Dan Mooney – Me, Myself and Them

Dan Mooney – Me, Myself and Them

Everything is at its best in Denis Murphey’s life. As long as things go as he plans them and as long as there are no odd numbers. His days are highly regulated: waking up at exactly the same time, the amount of minutes he needs in the bathroom, his breakfast. Once a week, he visits his friend Eddie who is in hospital and also once a week, he sees his mother. Everything is at its best. But then Rebecca reappears in town. His ex-girlfriend. How could she? And how can he avoid meeting her? He cannot and soon his life and the life of his four housemates is turned upside down.

At first, there were a lot of things I was wondering about. First of all, of course, Denis’ strange behaviour. That there is a kind of over-control impulse which limits him in his life is quite obvious. He has a fixed plan and he cannot tolerate any variation from it. He seemed to me to suffer from autism spectrum disorder due to his repetitive behaviour patterns and his restricted range of activities and friends. Soon, however, it becomes obvious that something has triggered this behaviour and that he certainly was not born with it. So, the big question arises: what has happened?

Second, the housemates. There are four of them, very singular creatures with distinctive features and somehow destructive traits of character. The fact that they talk to Denis all the time did not necessarily mean for me that they were humans, I guessed at times that they were cats, but this assumption did not really fit with everything in their description and behaviour. When I finally sorted out who or rather what they were, it all made sense.

It is not revealing too much of the story when saying that the protagonist is suffering from a serious mental health problem. A lot of what happens only happens in his brain but he cannot cope with it or even fight it. The demons that haunt him are real for the time being and what is in his head cannot get out or be explained to anybody. He is alone with his fight and several times prone to give up the war he is waging. I really appreciated the metaphor of the four housemates who inhibit Denis and who tell him what to do since this renders it possible for people who have never been in close contact with such an illness to understand not only how those affected feel but first and foremost how difficult it is for them to get back to a “normal” life and to be in command over their life.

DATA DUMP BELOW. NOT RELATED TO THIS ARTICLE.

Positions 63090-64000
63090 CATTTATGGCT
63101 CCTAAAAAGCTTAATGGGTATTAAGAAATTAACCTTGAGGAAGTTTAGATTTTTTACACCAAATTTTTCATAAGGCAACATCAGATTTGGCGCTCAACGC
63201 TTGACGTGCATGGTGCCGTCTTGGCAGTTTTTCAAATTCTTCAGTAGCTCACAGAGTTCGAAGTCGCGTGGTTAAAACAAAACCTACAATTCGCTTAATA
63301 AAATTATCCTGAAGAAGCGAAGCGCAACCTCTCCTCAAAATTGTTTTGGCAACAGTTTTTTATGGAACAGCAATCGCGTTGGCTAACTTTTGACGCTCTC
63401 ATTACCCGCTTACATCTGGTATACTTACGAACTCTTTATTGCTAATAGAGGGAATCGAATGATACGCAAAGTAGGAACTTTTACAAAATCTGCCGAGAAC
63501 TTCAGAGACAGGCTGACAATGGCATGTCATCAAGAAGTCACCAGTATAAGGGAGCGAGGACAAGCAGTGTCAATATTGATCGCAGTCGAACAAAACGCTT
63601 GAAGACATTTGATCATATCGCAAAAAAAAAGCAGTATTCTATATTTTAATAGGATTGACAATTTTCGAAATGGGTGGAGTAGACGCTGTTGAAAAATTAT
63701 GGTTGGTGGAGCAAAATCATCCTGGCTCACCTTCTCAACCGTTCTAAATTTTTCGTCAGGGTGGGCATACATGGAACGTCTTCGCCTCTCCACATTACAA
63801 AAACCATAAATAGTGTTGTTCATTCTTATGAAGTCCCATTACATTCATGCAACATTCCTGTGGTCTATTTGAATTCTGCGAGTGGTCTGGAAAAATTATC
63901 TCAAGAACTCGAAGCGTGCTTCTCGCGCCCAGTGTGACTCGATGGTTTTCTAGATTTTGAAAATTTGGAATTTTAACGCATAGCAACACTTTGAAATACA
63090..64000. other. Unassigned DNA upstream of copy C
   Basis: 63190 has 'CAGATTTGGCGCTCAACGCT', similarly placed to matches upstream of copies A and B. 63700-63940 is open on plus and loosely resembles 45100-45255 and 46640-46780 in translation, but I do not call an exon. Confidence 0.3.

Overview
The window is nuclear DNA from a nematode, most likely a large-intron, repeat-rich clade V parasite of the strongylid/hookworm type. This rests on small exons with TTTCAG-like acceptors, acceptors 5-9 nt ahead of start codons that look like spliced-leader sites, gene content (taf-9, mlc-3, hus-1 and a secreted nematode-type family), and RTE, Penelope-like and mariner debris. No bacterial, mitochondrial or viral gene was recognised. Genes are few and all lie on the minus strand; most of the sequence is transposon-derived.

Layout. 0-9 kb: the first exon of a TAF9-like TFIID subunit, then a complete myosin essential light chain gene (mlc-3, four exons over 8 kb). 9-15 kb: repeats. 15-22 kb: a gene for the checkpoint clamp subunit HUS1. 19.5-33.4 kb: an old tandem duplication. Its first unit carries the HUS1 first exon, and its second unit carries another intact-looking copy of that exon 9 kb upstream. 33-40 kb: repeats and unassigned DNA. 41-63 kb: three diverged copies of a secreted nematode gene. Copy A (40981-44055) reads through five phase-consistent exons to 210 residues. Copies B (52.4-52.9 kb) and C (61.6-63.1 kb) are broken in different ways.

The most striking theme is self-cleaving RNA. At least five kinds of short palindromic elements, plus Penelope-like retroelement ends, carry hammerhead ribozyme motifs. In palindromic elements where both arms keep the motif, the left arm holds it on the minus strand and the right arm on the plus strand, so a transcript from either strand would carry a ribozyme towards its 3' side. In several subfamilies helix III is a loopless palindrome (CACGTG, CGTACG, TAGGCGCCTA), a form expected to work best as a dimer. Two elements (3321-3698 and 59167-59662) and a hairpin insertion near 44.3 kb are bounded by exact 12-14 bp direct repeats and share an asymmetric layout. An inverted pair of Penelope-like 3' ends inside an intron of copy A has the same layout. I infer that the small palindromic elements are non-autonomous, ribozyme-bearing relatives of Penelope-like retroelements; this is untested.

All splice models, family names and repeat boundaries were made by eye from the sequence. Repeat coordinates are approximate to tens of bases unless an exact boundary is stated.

All in all, a difficult topic masterly transferred into literature and thus a valuable contribution in the fight for understanding mental health problems.

Joel Dicker – The Baltimore Boys

Joel Dicker – The Baltimore Boys

Already when he was a child, Marcus envied his cousins, the Goldmans from Baltimore. He himself is part of the Goldmans from Montclair, but in Baltimore, so much more was happening and he was only part of the gang during the holidays that he spent in Baltimore. The Baltimores adopted Woody, a sports prodigy and best friend of Hillel who was a frequent victim of bullying when he was a child. When they grow up and become teenagers, the friends turn into competitors for the first time: all the three of them fall in love with Alexandra, the girl from next door. School is over and college is calling. Star athlete Woody will have it easy, just as Hillel who is highly intelligent. But things turn out other than planned and only many years after the catastrophe Marcus manages to fully understand what happened.

Just like in “The Truth about the Harry Quebert Affair”, Joel Dicker narrates his family saga in a discontinuous way but springs back and forward in time. Piece by piece is added to the story and it only integrates into a whole picture at the end. His tone is calm and relaxed, interrupted by the present time and thus creating breaks and delays which increase the tension and the readers’ interest to find out what happened.

Strongest in this novel are definitely the characters. None of the three is just the average boy with an average life. They all have their flaws and weaknesses which makes them quite interesting but not that singular that you could not imagine them in reality. Their friendship is deconstructed piece by piece thus shading a different light on what young Marcus perceived and felt.